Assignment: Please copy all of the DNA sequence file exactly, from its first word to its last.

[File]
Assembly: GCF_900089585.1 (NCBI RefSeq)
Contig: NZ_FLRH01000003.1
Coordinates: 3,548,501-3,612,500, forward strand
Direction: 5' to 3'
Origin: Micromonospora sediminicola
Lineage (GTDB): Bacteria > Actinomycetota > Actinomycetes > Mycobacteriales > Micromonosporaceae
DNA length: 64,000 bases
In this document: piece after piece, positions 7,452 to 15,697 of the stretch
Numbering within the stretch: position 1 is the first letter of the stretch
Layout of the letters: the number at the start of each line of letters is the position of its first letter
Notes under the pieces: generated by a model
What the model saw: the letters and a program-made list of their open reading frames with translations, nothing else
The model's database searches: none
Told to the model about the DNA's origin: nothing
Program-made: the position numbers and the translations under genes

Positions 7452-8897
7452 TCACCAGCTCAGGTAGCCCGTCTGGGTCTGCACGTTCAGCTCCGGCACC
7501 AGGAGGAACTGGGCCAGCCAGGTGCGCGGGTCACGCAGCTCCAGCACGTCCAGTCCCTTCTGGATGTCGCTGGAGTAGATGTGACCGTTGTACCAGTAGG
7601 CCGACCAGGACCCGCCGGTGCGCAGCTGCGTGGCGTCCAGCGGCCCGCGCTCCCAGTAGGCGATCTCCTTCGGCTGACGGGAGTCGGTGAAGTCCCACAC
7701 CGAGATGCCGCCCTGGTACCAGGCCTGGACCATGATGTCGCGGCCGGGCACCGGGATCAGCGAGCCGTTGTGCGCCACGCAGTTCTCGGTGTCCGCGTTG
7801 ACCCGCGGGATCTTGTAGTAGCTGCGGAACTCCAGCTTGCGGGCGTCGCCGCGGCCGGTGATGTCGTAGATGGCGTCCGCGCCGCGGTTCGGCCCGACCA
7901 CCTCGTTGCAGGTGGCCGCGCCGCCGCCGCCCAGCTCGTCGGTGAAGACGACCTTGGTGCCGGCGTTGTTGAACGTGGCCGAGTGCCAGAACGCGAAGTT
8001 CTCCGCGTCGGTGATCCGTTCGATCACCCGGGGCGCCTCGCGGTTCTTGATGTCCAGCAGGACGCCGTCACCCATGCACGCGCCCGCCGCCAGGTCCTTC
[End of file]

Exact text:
Assembly: GCF_900089585.1 (NCBI RefSeq)
Contig: NZ_FLRH01000003.1
Coordinates: 3,548,501-3,612,500, forward strand
Direction: 5' to 3'
Origin: Micromonospora sediminicola
Lineage (GTDB): Bacteria > Actinomycetota > Actinomycetes > Mycobacteriales > Micromonosporaceae
DNA length: 64,000 bases
In this document: piece after piece, positions 7,452 to 15,697 of the stretch
Numbering within the stretch: position 1 is the first letter of the stretch
Layout of the letters: the number at the start of each line of letters is the position of its first letter
Notes under the pieces: generated by a model
What the model saw: the letters and a program-made list of their open reading frames with translations, nothing else
The model's database searches: none
Told to the model about the DNA's origin: nothing
Program-made: the position numbers and the translations under genes

Positions 7452-8897
7452 TCACCAGCTCAGGTAGCCCGTCTGGGTCTGCACGTTCAGCTCCGGCACC
7501 AGGAGGAACTGGGCCAGCCAGGTGCGCGGGTCACGCAGCTCCAGCACGTCCAGTCCCTTCTGGATGTCGCTGGAGTAGATGTGACCGTTGTACCAGTAGG
7601 CCGACCAGGACCCGCCGGTGCGCAGCTGCGTGGCGTCCAGCGGCCCGCGCTCCCAGTAGGCGATCTCCTTCGGCTGACGGGAGTCGGTGAAGTCCCACAC
7701 CGAGATGCCGCCCTGGTACCAGGCCTGGACCATGATGTCGCGGCCGGGCACCGGGATCAGCGAGCCGTTGTGCGCCACGCAGTTCTCGGTGTCCGCGTTG
7801 ACCCGCGGGATCTTGTAGTAGCTGCGGAACTCCAGCTTGCGGGCGTCGCCGCGGCCGGTGATGTCGTAGATGGCGTCCGCGCCGCGGTTCGGCCCGACCA
7901 CCTCGTTGCAGGTGGCCGCGCCGCCGCCGCCCAGCTCGTCGGTGAAGACGACCTTGGTGCCGGCGTTGTTGAACGTGGCCGAGTGCCAGAACGCGAAGTT
8001 CTCCGCGTCGGTGATCCGTTCGATCACCCGGGGCGCCTCGCGGTTCTTGATGTCCAGCAGGACGCCGTCACCCATGCACGCGCCCGCCGCCAGGTCCTTC